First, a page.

Martin Tanner was the sole discussant in the Interpreter Radio Roundtable for Come, Follow Me Doctrine and Covenants Lesson 33, “Establish … a House of God” on D&C 88.  This roundtable was extracted from the 4 July 2021 broadcast of the Interpreter Radio Show (which fell, obviously, on American Independence Day, making Martin’s willingness to come in to handle the show a very generous act).  The complete show may be heard at, and the Interpreter Radio Show can be heard each week on Sunday evenings from 7 to 9 PM (MDT), on K-TALK, AM 1640.  Alternatively, if you’re wanting to listen from beyond the Salt Lake Valley,  you can do so live on the Internet at


From Jonn Claybaugh: Come, Follow Me — D&C Study and Teaching Helps: Lesson 33, August 9–August 15: D&C 88 — “Establish … a House of God”




I want to call your attention, yet again, to the annual FAIR conference, which opens on Wednesday and runs through Friday (though it will barely be sputtering, if even that, by its conclusion):


2021 FAIR Conference


And please note the extra Thursday evening lecture by Stephen Smoot, which has recently been added and which, being sponsored by the Interpreter Foundation, will be accessible at no charge:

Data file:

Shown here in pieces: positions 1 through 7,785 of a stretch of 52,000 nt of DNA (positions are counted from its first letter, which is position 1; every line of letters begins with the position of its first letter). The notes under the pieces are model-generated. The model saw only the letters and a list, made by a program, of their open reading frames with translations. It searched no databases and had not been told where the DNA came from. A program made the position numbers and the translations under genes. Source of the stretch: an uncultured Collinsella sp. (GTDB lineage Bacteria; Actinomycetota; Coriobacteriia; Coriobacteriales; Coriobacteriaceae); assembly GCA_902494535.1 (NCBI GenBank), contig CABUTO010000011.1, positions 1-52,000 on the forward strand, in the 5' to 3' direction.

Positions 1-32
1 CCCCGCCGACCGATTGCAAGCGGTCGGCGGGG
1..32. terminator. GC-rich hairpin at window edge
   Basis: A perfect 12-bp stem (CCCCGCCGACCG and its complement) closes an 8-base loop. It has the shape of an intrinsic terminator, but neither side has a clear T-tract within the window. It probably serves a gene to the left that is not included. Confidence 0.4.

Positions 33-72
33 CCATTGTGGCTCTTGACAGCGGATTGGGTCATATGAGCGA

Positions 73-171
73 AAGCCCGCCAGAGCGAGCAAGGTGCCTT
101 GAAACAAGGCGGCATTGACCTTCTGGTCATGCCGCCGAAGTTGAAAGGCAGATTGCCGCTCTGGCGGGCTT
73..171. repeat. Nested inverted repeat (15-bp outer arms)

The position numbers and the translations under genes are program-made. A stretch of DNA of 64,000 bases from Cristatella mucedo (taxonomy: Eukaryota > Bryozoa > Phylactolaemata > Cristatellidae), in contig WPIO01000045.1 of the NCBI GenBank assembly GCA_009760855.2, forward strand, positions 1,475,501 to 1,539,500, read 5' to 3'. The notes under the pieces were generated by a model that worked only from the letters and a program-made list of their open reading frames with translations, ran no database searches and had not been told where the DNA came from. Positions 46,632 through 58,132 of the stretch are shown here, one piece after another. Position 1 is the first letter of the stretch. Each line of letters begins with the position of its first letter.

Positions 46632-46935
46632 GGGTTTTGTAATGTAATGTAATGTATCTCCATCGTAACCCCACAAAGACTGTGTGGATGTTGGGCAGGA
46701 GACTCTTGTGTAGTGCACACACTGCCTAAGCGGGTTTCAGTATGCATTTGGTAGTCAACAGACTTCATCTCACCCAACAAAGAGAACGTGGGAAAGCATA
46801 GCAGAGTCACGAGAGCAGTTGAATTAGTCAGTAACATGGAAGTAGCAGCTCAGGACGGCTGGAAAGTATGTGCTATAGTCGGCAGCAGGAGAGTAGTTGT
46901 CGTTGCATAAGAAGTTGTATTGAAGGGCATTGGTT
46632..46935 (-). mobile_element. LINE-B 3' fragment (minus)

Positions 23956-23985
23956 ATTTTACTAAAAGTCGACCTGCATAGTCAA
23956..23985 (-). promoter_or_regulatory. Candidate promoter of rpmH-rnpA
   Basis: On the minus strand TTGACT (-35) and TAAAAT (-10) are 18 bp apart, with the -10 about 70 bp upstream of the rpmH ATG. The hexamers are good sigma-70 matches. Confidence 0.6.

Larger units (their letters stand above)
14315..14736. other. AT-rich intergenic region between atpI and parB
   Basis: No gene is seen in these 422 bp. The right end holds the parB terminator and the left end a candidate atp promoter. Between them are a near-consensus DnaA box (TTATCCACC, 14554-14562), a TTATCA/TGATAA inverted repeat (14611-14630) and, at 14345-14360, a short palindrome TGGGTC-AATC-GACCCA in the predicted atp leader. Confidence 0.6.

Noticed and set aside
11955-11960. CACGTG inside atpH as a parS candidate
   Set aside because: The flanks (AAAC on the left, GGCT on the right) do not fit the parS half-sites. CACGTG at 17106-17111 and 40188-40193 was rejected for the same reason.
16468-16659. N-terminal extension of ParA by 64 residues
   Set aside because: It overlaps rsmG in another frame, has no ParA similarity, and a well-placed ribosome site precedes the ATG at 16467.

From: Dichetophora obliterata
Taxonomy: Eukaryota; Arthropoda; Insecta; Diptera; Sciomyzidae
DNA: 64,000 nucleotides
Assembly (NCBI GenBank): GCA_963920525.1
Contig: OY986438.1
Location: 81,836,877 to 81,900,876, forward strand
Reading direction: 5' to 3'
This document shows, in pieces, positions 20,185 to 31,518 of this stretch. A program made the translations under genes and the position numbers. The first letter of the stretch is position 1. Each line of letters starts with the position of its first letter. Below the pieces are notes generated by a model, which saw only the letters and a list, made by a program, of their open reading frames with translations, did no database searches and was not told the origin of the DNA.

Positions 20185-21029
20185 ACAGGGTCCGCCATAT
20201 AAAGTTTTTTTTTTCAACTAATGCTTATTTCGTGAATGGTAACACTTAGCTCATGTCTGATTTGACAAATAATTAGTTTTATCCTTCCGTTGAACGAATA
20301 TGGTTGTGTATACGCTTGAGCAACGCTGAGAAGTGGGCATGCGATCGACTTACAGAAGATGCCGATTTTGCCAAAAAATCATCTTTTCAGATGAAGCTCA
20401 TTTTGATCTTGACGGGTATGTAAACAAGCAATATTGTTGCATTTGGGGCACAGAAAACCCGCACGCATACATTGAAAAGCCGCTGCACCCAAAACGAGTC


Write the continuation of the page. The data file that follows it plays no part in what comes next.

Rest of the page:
Announcing The Interpreter Foundation Ultimate Egypt Tour Lecture Series


I need to make clear, by the way, that the Interpreter Foundation’s Ultimate Egypt Tour is not designed as a fundraiser for the Interpreter Foundation.  That would have been one way to go with it, but it’s not a way that we chose to go.  The cost of the tour goes to cover the expenses of the tour.  The Interpreter Foundation will not profit or gain from this venture (though we do hope to earn friends by it and to solidify friendships that we already have).  The Interpreter people who will accompany the tour — Steve Densley, John Gee and one of grandchildrens’ grandfathers — will also not be profiting from the tour.  Our expenses (e.g, food, lodging, and airfare) will be covered, but we will not be paid an honorarium or a speaker’s fee or a commission.  Some out there claim that I earn figures in the high six figures or even the low seven figures each year from my lucrative gig as an apologist, as an officer of the Interpreter Foundation, and, now, as an executive producer of the Witnesses films.  Sadly, this is not true — unless, of course, all of those six or seven figures are zeros.  My wife and I are donors to Witnesses, to the Interpreter Foundation, and to apologetics.  We haven’t drawn income from any of them.  (For the umpteenth time, and in the secure knowledge that some will continue to claim otherwise no matter what I say.)




This is a really important point to make:


“Are LGBTQ+ Students Really Worse Off at Christian Colleges?”




We went out to dinner last night with friends, and then, afterwards, we all attended a performance of the musical Guys and Dolls at the Hale Centre Theatre in Sandy.  I’ll say it once again: The Hale theaters — including the smaller one down here in Orem — are among the cultural treasures of the Wasatch Front and of Utah as a whole.